Renoirbud, what size Burner are you on. Photos?
    its a large,

    Last edited by renoirbud; 06-17-2015 at 02:14 PM.

  21. #21
    Anytime. Anywhere.
    Reputation: Travis Bickle's Avatar
    Join Date
    Jan 2004
    Posts
    6,652
    Very cool.
    I got some bad ideas in my head.

  22. #22
    nocturnal oblivion
    Reputation: stumblemumble's Avatar
    Join Date
    Mar 2006
    Posts
    2,330
    I really hate to be that guy who sums everything with a negative comment, but...
    I'm just so tired of the debates over wheel size. Each trail will be more or less beneficial for each wheel size. Pick one/two/three/four for your riding styles and trails and enjoy.

    29 is awesome for some trails and riding style, as is 26, 27.5, 24, 18....stop with this crap and ride what works for you. Please stfu about the wheel sizes. It's a matter of trail and preference.

    Should I go question the 29er thread because it doesn't work well at the pump track? Or maybe hit up the DJ thread about how heavy their bikes are for XC. It's up to you what you want...
    "...like sex with the trail." - Boe

  23. #23
    SMR
    SMR is offline
    mtbr member
    Reputation:
    Join Date
    Apr 2004
    Posts
    200
    Agree, but if you have been on a 5Spot for like 8 years or so like me and have kept doing upgrades to components, etc. its nice to get a whole new package with updated geometry, parts and suspension, its a whole new experience. I loved my 5Spot but I am really lovin my new Burner.

  24. #24
    mtbr member
    Reputation:
    Join Date
    Jan 2007
    Posts
    311
    Quote Originally Posted by stumblemumble View Post
    I really hate to be that guy who sums everything with a negative comment, but...
    I'm just so tired of the debates over wheel size. Each trail will be more or less beneficial for each wheel size. Pick one/two/three/four for your riding styles and trails and enjoy.

    29 is awesome for some trails and riding style, as is 26, 27.5, 24, 18....stop with this crap and ride what works for you. Please stfu about the wheel sizes. It's a matter of trail and preference.

    Should I go question the 29er thread because it doesn't work well at the pump track? Or maybe hit up the DJ thread about how heavy their bikes are for XC. It's up to you what you want...
    You are right. Its not a 27.5 vs 29 topic for me. Its the fact that the Burner is an exceptionally well sorted package. I did not even want to switch, now I have to give Enve more of my money.

  25. #25
    mtbr member
    Reputation: rockman's Avatar
    Join Date
    Jun 2004
    Posts
    5,954
    For me it's not so much about tire size and more about cross-over. My 29r can do just about most everything the 5spot can but is not the tool for some trails I ride. From what folks have said already the Burner would be the cross-over bike that would do pretty much everything the Ripley can, just not as fast on xc stuff but more proficient in more technical terrain. I was reminded that again yesterday when riding a steep, dh-ish trail here in Flagstaff called Prom Night. Jumps and steep rock rollovers. Guess I'm looking for more of an RFX to complement the Ripley rather than an all-rounder. Hence my reason for posting in this thread. Trying to get a feel for the frame changes and ride characteristics that characterize the design from a 2009/2010 5spot to the Burner.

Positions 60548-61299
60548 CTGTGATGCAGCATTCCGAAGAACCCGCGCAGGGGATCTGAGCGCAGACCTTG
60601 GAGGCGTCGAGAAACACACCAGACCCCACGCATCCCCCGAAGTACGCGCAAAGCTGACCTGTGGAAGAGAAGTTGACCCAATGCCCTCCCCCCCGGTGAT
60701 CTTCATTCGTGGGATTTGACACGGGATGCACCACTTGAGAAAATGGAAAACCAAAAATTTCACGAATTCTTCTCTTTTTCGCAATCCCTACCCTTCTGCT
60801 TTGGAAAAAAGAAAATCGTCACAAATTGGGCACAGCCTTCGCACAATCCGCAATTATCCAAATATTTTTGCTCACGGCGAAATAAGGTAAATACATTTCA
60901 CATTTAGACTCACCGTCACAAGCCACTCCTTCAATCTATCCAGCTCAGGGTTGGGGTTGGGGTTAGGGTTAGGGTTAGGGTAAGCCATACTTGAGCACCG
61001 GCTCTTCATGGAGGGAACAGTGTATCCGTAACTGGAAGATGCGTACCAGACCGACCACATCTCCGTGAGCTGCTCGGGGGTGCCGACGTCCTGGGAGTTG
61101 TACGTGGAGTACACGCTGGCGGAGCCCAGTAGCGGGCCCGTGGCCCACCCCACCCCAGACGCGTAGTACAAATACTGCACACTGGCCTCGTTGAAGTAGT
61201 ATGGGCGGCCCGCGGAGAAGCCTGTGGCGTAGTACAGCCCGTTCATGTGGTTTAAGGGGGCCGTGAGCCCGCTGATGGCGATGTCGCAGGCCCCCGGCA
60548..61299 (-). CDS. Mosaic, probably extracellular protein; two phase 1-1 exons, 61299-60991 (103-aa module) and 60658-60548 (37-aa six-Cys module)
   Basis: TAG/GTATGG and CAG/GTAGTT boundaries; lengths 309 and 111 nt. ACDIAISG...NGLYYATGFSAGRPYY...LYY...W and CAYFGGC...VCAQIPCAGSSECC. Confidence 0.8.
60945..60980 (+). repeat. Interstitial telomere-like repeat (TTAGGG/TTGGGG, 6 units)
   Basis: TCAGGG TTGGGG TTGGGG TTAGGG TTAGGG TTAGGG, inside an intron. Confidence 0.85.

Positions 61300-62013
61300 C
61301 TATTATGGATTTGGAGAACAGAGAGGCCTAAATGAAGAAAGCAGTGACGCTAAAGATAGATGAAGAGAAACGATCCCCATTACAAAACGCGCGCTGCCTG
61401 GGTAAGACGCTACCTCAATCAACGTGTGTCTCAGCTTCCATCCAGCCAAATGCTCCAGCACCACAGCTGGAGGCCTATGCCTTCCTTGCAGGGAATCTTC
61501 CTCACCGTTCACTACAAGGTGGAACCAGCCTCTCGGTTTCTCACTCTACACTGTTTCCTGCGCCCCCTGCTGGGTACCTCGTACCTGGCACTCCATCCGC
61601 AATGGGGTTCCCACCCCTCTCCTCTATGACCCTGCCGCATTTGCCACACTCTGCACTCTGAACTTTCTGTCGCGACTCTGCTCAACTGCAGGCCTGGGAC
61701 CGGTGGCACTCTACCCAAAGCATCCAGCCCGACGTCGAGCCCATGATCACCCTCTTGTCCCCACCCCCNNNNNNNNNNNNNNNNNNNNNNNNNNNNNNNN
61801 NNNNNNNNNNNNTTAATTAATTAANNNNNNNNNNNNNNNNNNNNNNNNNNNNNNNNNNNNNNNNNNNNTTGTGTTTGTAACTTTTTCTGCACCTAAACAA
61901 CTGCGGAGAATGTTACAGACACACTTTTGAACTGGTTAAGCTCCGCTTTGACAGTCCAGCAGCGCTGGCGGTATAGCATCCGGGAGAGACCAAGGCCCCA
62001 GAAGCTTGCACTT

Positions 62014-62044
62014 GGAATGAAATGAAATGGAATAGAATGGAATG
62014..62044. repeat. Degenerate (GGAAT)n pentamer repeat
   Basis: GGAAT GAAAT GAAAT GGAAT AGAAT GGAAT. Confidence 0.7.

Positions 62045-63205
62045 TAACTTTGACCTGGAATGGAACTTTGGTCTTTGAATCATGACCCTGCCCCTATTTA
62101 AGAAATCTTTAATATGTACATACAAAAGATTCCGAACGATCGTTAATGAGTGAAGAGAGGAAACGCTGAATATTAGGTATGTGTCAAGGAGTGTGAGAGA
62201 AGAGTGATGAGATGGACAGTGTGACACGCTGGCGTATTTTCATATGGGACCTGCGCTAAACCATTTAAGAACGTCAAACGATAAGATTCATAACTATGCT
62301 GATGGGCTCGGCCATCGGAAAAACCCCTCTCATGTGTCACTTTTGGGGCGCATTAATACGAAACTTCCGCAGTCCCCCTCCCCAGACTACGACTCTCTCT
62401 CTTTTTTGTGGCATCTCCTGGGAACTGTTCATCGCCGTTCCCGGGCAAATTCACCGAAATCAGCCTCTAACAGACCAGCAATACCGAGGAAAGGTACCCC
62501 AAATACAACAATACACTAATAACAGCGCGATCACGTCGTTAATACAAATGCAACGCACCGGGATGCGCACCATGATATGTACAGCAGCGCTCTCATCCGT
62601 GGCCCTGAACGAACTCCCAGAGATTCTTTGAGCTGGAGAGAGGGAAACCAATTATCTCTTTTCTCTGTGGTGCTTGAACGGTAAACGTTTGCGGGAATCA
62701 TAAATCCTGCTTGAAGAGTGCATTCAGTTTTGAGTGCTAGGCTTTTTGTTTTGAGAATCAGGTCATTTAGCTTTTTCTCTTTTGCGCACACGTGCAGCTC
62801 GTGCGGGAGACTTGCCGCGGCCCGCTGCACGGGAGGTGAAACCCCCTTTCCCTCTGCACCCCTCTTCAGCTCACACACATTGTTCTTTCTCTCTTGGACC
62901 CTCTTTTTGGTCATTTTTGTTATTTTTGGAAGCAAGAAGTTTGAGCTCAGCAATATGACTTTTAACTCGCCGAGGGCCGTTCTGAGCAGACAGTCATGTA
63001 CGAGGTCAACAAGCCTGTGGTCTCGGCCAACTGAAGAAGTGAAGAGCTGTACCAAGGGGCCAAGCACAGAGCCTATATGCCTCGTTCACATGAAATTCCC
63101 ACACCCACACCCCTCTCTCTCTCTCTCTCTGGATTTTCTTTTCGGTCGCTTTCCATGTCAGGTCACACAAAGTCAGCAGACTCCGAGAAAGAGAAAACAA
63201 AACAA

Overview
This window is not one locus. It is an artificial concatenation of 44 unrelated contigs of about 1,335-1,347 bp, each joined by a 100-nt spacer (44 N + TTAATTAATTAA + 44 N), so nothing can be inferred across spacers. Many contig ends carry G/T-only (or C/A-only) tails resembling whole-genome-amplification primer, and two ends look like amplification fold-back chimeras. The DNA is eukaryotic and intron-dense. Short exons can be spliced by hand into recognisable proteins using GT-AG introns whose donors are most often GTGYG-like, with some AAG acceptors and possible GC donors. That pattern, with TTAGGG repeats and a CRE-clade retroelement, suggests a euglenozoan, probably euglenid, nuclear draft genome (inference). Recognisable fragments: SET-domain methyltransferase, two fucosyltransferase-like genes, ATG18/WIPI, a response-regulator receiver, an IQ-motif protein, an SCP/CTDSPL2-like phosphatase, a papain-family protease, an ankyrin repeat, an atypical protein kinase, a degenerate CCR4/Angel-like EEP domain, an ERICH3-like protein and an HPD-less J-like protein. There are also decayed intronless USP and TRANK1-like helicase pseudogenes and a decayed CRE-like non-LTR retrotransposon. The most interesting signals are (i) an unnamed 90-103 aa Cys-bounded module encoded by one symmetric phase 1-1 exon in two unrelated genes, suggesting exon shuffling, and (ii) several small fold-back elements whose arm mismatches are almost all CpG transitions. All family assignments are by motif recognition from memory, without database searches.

There haven't really been any reviews so I have no idea if the changes on the new Burner are that transcending that I would just trade-in my 5spot or perhaps wait another year and see if Turner answers the bell with a 6" travel bike. Nice to have these problems.
    Last edited by rockman; 06-19-2015 at 08:45 AM.

  26. #26
    mtbr member
    Reputation:
    Join Date
    Sep 2008
    Posts
    473
    Quote Originally Posted by rockman View Post
    For me it's not so much about tire size and more about cross-over. My 29r can do just about most everything the 5spot can but is not the tool for some trails I ride. From what folks have said already the Burner would be the cross-over bike that would do pretty much everything the Ripley can, just not as fast on xc stuff but more proficient in more technical terrain. I was reminded that again yesterday when riding a steep, dh-ish trail here in Flagstaff called Prom Night. Jumps and steep rock rollovers. Guess I'm looking for more of an RFX to complement the Ripley rather than an all-rounder. Hence my reason for posting in this thread. Trying to get a feel for the frame changes and ride characteristics that characterize the design from a 2009/2010 5spot to the Burner.

    There haven't really been any reviews so I have no idea if the changes on the new Burner are that transcending that I would just trade-in my 5spot or perhaps wait another year and see if Turner answers the bell with a 6" travel bike. Nice to have these problems.
    I think the Burner is your best option. Not sure Turner would bother with a new platform just to gain 1/2" of travel. I think the Burner is the DW RFX in all practicality.

  27. #27
    Anytime. Anywhere.
    Reputation: Travis Bickle's Avatar
    Join Date
    Jan 2004
    Posts
    6,652
    My 11 Spot made my RFX obsolete. 5 Spot with a 160mm fork kills it.
    I got some bad ideas in my head.

  28. #28
    nocturnal oblivion
    Reputation: stumblemumble's Avatar
    Join Date
    Mar 2006
    Posts
    2,330
    Quote Originally Posted by Travis Bickle View Post
    My 11 Spot made my RFX obsolete. 5 Spot with a 160mm fork kills it.
    I bet, I'm still running a Pushed 140 Rev on my 2012 spot. I'm endlessly deciding between an X-fusion slant, vengeance, or the newer pike. The Rev is really nice though and so light it's ridiculous.
    Thinking on my previous comment re wheel size, just like my new fork'itis it's an experimentation that keeps things lively. I'd love to wake up to different boobs every morning, same sort of thing.
    "...like sex with the trail." - Boe

  29. #29
    Kiwi that Flew
    Reputation: deanopatoni's Avatar
    Join Date
    Nov 2005
    Posts
    740
    Quote Originally Posted by Travis Bickle View Post
    My 11 Spot made my RFX obsolete. 5 Spot with a 160mm fork kills it.
    Travis, how have you found your Warden compares in capability regards to your previous Spot with 160 fork?




    Sent from my iPhone using Tapatalk

  30. #30
    Oaktown Honkey on Strava
    Reputation: